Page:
This is not to say that the human touch needs to be taken out of reporting either, in fact, it would be quite the opposite. One could claim that today’s reporting has a human touch, however, to be more succinct it has one human’s touch, the report writer. This is the bias I discussed previously. What senior leaders do not see today is the actual human touch because it is concealed by those employees’ bosses. In addition to presenting data through this new reporting methodology, these No-Code reports will directly capture actual subjective feedback from all employees too. Instead of having employees send feedback manually, these apps can capture their anecdotes from their day. For example, when an employee is about to punch out from work, instead of using a time clock, they clock out via text message. Perhaps it functions like this:
In this case, there is no app, and folks just text responses. This data can get aggregated however the manager wants it to be aggregated and the senior manager can pull what he wants to see, etc. The emphasis here is that you won’t need to create one app, but rather many small apps.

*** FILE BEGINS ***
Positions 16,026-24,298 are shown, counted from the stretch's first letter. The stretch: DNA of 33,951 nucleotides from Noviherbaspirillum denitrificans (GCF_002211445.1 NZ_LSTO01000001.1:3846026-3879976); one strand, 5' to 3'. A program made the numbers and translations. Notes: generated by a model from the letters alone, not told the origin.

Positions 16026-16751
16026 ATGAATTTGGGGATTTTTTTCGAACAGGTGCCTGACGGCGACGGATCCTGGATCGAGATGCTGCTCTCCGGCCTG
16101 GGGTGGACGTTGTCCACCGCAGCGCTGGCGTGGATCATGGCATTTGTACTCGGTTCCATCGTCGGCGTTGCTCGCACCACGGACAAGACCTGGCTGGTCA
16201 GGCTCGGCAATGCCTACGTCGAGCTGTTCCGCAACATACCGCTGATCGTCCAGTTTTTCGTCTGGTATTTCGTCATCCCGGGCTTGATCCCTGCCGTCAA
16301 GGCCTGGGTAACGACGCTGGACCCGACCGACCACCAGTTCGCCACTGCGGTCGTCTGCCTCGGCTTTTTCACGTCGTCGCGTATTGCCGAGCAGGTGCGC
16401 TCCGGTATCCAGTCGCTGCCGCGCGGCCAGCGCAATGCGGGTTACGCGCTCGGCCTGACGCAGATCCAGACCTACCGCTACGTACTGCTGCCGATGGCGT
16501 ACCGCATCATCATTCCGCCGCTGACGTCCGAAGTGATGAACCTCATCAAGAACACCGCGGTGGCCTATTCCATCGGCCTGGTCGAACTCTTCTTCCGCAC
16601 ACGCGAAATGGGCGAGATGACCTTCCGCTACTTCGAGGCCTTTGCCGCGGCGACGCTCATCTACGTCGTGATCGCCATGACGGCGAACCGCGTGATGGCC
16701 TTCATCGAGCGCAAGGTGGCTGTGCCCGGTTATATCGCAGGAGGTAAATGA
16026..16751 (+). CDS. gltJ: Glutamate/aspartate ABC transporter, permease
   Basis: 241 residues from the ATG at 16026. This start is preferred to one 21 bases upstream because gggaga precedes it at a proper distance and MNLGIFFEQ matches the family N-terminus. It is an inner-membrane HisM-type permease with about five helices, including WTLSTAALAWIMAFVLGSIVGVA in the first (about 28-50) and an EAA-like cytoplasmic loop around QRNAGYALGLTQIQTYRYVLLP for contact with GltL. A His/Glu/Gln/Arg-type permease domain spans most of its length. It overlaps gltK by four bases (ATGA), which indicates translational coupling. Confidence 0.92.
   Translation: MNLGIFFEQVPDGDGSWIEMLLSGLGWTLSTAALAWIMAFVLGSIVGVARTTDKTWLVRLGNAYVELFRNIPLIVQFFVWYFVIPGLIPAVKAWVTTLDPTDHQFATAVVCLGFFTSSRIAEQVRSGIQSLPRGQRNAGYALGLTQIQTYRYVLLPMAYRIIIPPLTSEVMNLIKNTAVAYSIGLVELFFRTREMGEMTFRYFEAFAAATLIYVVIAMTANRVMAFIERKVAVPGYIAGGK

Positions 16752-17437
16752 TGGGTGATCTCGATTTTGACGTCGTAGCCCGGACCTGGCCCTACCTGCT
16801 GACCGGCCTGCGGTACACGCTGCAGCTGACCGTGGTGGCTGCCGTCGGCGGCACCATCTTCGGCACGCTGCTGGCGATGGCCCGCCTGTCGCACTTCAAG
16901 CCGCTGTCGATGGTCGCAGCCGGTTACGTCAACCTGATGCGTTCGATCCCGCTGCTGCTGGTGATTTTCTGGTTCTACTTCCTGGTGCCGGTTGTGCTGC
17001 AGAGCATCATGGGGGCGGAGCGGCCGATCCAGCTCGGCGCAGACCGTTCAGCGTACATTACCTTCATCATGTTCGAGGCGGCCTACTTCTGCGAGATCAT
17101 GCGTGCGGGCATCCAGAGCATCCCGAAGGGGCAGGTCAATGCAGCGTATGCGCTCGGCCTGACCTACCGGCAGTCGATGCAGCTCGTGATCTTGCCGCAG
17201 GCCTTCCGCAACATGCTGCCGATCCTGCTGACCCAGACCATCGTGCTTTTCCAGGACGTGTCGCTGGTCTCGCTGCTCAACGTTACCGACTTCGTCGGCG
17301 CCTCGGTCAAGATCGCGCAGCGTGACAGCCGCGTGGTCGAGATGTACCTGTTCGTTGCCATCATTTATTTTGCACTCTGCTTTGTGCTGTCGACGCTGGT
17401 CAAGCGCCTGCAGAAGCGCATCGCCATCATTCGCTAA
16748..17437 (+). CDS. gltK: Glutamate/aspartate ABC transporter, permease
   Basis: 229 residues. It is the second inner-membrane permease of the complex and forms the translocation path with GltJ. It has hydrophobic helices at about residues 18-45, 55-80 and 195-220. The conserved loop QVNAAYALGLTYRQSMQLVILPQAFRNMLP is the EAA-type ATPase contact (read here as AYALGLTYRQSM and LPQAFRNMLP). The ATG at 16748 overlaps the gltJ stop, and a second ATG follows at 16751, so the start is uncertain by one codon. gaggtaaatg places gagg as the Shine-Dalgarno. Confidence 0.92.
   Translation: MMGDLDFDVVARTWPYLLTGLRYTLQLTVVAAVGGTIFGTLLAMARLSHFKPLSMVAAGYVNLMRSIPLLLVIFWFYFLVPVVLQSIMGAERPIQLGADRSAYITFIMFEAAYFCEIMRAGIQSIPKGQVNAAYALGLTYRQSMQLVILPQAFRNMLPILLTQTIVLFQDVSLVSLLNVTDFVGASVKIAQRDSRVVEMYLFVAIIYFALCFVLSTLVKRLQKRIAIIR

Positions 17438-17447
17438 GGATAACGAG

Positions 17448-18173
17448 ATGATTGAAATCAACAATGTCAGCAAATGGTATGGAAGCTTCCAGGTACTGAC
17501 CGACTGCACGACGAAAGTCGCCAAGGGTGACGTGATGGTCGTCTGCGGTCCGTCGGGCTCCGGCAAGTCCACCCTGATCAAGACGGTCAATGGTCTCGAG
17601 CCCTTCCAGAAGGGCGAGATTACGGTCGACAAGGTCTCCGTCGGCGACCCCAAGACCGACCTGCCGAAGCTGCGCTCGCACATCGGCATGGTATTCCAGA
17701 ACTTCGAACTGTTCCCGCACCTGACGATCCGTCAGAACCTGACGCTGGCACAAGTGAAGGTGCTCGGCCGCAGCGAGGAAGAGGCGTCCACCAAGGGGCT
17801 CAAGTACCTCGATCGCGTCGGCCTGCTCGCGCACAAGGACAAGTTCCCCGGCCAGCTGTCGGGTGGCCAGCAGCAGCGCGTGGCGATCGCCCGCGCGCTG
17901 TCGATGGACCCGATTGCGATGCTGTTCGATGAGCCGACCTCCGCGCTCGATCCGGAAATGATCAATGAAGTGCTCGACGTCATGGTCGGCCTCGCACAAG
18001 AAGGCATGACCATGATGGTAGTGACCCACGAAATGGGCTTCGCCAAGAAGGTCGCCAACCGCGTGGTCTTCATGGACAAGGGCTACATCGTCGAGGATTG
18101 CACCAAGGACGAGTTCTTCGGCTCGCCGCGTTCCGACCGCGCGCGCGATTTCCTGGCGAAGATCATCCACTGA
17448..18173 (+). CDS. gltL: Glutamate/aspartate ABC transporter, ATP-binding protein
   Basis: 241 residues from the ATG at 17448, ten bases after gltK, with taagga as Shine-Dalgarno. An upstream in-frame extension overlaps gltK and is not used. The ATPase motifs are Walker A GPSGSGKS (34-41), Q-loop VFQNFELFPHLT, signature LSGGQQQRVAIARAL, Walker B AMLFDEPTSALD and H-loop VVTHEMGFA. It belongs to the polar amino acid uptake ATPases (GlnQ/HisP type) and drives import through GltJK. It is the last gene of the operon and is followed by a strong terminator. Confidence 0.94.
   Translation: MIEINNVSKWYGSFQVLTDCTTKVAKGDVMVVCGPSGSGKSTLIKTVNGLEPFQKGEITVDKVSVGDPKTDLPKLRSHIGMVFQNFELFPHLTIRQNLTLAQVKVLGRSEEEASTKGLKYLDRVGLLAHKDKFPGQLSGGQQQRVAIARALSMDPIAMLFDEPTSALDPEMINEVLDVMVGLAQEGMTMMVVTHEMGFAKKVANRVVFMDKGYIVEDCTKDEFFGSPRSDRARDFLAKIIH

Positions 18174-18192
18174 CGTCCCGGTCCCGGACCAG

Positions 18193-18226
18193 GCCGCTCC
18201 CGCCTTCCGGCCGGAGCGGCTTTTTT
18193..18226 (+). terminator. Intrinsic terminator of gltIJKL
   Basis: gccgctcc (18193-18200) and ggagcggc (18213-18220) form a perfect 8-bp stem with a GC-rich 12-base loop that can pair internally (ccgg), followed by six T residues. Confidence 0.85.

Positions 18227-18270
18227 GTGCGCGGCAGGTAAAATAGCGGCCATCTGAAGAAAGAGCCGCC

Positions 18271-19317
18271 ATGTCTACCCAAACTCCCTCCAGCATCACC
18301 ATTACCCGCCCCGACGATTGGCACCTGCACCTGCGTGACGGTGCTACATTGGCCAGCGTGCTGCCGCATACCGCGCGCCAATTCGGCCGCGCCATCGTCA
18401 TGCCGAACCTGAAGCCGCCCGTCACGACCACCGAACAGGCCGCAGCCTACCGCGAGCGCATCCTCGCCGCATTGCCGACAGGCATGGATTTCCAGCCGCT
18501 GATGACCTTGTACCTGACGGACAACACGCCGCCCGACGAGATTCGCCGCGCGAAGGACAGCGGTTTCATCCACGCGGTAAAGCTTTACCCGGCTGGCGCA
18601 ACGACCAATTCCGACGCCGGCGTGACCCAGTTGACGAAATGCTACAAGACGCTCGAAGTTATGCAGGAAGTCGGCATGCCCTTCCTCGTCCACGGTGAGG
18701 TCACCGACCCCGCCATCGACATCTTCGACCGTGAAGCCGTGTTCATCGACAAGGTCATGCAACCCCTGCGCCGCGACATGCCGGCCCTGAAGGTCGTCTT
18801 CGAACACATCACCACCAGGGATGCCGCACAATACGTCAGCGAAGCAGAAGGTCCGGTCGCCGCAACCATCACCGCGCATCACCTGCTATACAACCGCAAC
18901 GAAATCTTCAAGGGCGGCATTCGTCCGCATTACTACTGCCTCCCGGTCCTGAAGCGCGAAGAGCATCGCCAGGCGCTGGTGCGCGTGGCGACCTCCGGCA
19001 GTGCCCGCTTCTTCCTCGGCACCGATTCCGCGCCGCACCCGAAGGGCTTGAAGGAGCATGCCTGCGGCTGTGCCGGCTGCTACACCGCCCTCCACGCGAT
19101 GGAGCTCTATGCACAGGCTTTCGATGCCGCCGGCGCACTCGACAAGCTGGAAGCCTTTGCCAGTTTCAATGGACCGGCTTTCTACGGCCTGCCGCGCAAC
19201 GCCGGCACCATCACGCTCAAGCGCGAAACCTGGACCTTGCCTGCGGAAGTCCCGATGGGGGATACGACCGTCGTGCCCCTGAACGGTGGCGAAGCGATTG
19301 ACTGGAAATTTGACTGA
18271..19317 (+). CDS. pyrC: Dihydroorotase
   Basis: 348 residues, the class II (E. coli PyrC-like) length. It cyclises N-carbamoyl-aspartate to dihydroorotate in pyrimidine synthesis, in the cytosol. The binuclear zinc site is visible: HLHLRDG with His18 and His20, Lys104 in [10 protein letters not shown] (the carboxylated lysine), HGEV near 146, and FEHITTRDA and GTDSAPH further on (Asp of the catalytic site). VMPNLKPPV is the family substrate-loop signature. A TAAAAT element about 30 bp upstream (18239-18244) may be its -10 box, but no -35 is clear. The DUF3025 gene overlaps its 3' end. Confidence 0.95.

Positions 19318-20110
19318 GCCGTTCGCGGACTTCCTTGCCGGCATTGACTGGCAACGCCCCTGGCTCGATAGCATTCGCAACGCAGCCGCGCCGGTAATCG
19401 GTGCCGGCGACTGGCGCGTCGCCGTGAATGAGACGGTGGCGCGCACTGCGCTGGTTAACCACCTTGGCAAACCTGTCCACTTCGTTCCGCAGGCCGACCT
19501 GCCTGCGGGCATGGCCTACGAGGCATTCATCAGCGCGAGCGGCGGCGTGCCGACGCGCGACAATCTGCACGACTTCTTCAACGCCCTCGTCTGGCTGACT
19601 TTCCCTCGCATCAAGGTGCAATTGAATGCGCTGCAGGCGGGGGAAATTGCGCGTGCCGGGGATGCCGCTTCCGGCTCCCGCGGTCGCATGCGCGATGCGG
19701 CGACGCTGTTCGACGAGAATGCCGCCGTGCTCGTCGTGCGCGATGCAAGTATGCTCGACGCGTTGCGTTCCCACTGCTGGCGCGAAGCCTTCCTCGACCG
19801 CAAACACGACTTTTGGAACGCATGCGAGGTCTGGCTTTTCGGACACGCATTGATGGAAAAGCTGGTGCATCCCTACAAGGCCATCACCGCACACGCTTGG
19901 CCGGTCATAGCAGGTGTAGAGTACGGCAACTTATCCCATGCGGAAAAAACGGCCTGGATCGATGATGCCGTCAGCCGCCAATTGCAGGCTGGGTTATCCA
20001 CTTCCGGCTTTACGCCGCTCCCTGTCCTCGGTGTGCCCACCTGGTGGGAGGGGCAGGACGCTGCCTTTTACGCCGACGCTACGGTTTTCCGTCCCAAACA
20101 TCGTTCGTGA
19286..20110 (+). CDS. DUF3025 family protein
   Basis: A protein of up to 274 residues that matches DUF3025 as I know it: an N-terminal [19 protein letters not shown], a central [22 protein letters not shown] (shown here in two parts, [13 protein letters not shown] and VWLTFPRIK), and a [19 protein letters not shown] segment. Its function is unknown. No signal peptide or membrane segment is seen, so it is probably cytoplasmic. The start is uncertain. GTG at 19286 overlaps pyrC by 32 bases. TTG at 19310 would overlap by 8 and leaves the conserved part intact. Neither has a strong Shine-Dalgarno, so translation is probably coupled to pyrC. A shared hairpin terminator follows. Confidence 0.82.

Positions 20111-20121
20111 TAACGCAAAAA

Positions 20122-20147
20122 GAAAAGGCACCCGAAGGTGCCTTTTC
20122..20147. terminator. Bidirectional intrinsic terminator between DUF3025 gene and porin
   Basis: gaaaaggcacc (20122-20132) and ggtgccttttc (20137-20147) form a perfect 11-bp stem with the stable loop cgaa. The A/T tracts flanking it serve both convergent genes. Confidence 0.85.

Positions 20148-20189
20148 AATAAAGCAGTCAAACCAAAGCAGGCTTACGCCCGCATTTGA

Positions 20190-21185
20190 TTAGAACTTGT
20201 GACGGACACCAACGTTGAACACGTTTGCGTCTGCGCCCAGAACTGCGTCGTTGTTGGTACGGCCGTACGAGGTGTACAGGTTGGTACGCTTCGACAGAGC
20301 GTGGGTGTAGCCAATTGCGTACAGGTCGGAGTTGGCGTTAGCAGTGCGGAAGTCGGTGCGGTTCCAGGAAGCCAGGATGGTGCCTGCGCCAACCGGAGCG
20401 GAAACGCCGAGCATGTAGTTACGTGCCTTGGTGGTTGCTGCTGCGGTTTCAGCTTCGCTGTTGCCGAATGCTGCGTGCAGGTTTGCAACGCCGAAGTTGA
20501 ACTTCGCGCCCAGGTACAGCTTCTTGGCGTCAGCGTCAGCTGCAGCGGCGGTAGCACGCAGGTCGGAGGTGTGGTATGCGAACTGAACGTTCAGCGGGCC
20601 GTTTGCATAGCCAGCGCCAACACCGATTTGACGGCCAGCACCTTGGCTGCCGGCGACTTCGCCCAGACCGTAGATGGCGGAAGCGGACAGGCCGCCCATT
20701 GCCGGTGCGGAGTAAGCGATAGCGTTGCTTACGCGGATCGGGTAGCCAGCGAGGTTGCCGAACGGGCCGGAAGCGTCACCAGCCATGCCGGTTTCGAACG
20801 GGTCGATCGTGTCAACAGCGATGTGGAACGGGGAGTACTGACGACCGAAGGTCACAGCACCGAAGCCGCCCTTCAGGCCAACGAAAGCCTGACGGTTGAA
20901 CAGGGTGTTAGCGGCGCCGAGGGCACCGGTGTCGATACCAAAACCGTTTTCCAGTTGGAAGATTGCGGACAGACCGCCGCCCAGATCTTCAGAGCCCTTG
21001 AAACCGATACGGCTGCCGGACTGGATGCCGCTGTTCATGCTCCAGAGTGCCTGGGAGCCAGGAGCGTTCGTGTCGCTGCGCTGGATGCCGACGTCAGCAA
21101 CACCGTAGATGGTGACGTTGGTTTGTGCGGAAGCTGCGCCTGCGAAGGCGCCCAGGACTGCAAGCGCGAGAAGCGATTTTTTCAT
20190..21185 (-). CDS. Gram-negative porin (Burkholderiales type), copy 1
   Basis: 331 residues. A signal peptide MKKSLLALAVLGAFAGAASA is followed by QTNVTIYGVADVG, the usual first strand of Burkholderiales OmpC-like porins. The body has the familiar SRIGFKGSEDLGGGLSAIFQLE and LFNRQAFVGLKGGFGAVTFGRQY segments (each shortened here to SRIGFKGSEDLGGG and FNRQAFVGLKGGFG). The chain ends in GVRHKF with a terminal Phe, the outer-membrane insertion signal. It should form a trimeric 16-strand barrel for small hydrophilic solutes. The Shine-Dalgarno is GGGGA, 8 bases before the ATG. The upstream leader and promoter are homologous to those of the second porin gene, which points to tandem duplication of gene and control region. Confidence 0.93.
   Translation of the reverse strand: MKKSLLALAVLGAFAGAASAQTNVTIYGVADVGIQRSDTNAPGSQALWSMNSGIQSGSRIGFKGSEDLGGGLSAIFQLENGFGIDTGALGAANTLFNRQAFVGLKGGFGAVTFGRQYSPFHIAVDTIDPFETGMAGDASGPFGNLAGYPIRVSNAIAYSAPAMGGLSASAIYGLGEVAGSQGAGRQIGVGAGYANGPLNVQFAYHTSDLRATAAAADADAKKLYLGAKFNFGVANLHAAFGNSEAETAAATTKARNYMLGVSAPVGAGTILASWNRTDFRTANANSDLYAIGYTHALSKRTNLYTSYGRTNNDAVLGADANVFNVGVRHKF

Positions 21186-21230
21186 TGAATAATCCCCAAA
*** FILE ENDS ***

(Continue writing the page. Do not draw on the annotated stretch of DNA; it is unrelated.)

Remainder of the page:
Teams today do not use just one spreadsheet to track their data and at any given time there are multiple spreadsheets based on specific areas or things to track; the same will apply to these No-Code apps. These small apps will act as building blocks that can remain simple on their own and require minimal effort to maintain. However, several small apps referencing the same data can become an organic automated reporting system where users at all endpoints are benefiting from the captured data in each of these apps.